Meta-Emotions and Emotion Coaching

A few months ago I read (and loved) Come As You Are by Dr Emily Nagoski. It is a science-backed book about women’s sexuality. However, some of the many lessons I learned were not only applicable to sex, but to many other aspects of life as well. One of these was about the importance of meta-emotions. Meta-emotions are the way we feel about our emotions – feelings about feelings essentially. Here is a look at where meta-emotions come from and how emotion coaching can improve our well-being.

Meta-Emotions: What They Are and Where They Come From + the Importance of Emotion Coaching

So where do our meta-emotions develop from? Well, it almost always stems back to childhood, doesn’t it? Dr. John Gottman is renown for his work on communication and healthy relationships, and according to his research, he has defined four different types of parents as follows:

Emotional Styles

Dismissing treats the child’s feeling as unimportant and disengages from or ignores emotional behaviour
Disapproving judges and criticizes the child’s emotional behaviour, emphasizes comformity to good standards of behaviour
Laissez-Faire accepts all emotional expression from the child but offers little to no guidance or limits
Emotion Coach uses the child’s emotional moments as opportunities to listen, empathize, soothe, guide, and problem-solve

Emotion Coaching and Non-Judgement

I’m sure that you can gather that the emotion coach is the most healthy and effective parenting style for developing emotional intelligence. Depending on what kind of parenting style you grew up experiencing, your own meta-emotions will be effected accordingly. However, even if you had a less than ideal upbringing, as an adult you can learn to adjust these attitudes to more healthy ones.


Emotion coaching is not just about parenting. It’s an important factor in romantic relationships, friendships, and more – especially our relationship with ourselves.


In her book, Emily Nagoski says that “the best meta-emotion predictor of well being is a variable known as ‘nonjudge,'” and she defines nonjudge as “neutrally noticing your own internal states.”


Yes, it is okay to feel lonely when your friend cancels plans with you. It’s okay to feel frustrated when you lose your wallet. It’s okay to feel angry when your boss gives the promotion to someone else. It’s okay to feel hurt when your partner criticizes your cooking. Whatever you feel in any given situation is okay. Just as with mindfulness, you can take note of your emotions without placing judgement on them.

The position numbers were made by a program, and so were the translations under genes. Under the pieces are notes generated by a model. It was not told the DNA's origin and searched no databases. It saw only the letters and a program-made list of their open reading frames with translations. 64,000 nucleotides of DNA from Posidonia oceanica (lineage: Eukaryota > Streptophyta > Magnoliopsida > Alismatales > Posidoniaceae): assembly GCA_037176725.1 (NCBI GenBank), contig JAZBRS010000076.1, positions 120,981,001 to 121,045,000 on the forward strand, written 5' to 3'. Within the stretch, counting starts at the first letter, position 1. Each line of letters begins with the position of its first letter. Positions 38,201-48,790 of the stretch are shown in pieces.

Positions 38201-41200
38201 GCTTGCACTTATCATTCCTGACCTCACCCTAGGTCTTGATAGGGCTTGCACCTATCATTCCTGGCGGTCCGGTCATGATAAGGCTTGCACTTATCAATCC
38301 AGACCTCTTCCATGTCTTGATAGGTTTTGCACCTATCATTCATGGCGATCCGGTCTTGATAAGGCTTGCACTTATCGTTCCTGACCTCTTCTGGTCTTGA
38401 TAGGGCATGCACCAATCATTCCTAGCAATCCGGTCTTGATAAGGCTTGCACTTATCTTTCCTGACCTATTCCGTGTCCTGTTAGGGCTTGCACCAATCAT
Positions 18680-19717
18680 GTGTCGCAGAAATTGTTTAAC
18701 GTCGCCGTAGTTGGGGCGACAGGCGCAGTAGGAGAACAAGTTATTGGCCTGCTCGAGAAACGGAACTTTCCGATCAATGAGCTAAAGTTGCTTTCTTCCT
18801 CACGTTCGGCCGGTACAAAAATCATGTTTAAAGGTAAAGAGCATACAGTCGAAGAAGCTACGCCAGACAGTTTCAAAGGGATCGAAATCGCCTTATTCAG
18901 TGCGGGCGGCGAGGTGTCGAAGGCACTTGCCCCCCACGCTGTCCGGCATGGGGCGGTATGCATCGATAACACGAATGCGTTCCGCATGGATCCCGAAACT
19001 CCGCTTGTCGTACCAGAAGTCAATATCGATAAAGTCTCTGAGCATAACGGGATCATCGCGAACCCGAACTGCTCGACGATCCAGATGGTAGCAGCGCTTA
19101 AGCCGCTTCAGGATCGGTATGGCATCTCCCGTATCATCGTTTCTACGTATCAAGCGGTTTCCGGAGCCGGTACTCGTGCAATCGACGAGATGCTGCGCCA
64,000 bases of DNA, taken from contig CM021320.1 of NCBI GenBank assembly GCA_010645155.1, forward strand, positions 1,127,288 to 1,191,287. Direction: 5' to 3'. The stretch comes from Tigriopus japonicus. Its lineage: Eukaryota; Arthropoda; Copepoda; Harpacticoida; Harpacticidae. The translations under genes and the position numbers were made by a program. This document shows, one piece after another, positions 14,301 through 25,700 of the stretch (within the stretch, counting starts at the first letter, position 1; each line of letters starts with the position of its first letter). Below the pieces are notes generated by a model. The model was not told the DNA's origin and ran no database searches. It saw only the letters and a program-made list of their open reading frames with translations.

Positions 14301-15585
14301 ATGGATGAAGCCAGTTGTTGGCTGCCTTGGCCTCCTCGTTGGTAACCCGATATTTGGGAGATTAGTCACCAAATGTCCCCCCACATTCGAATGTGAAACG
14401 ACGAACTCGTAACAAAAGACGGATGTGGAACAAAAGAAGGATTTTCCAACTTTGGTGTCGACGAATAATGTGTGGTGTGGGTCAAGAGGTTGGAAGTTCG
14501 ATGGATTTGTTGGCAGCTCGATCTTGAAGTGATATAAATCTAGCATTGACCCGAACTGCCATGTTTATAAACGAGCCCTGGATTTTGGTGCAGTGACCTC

Naturally this goes for the other people in your life as well. Whatever others are feeling in any given situation is okay. It is not your job to fix their situation or change their emotion from a difficult one to a positive one. It is also not your job to judge their emotions and decide they’re just overreacting. Maintaining non-judgement applies to other people’s feelings too.


If someone else is experiencing a negative emotion in relation to you, remember that it is a reflection of their own experience. Their feelings are derived from their particular perspective, thoughts, and past experiences. The only thing you need to do is validate their emotion. Then you can move through it with them by emotion coaching if you both want to do that together.

Take your feelings and other people's feelings seriously, just don't take them personally. Click To Tweet

However, I want to clarify that while all emotions are acceptable, not all behaviours are. Emotion coaching is all about problem-solving and responding to difficult situations in a constructive, proactive way. We are each individually responsible solely for our own feelings and our own resulting actions. All emotions are legitimate, so feel them fully and then find a way to move on.


Which emotional style did you grew up with? What do you have now?


Emily Nagoski’s Come As You Are is one of the best five books I’ve read that improved my mental wellness. If you’re interested in other book recommendations to support your wellness journey, I encourage you to grab this list I made of the 5 Books that Improved My Mental Wellness. I go through my top 5 books on this topic and what’s great about each one. Check it out!

5 Books that Improved My Mental Wellness

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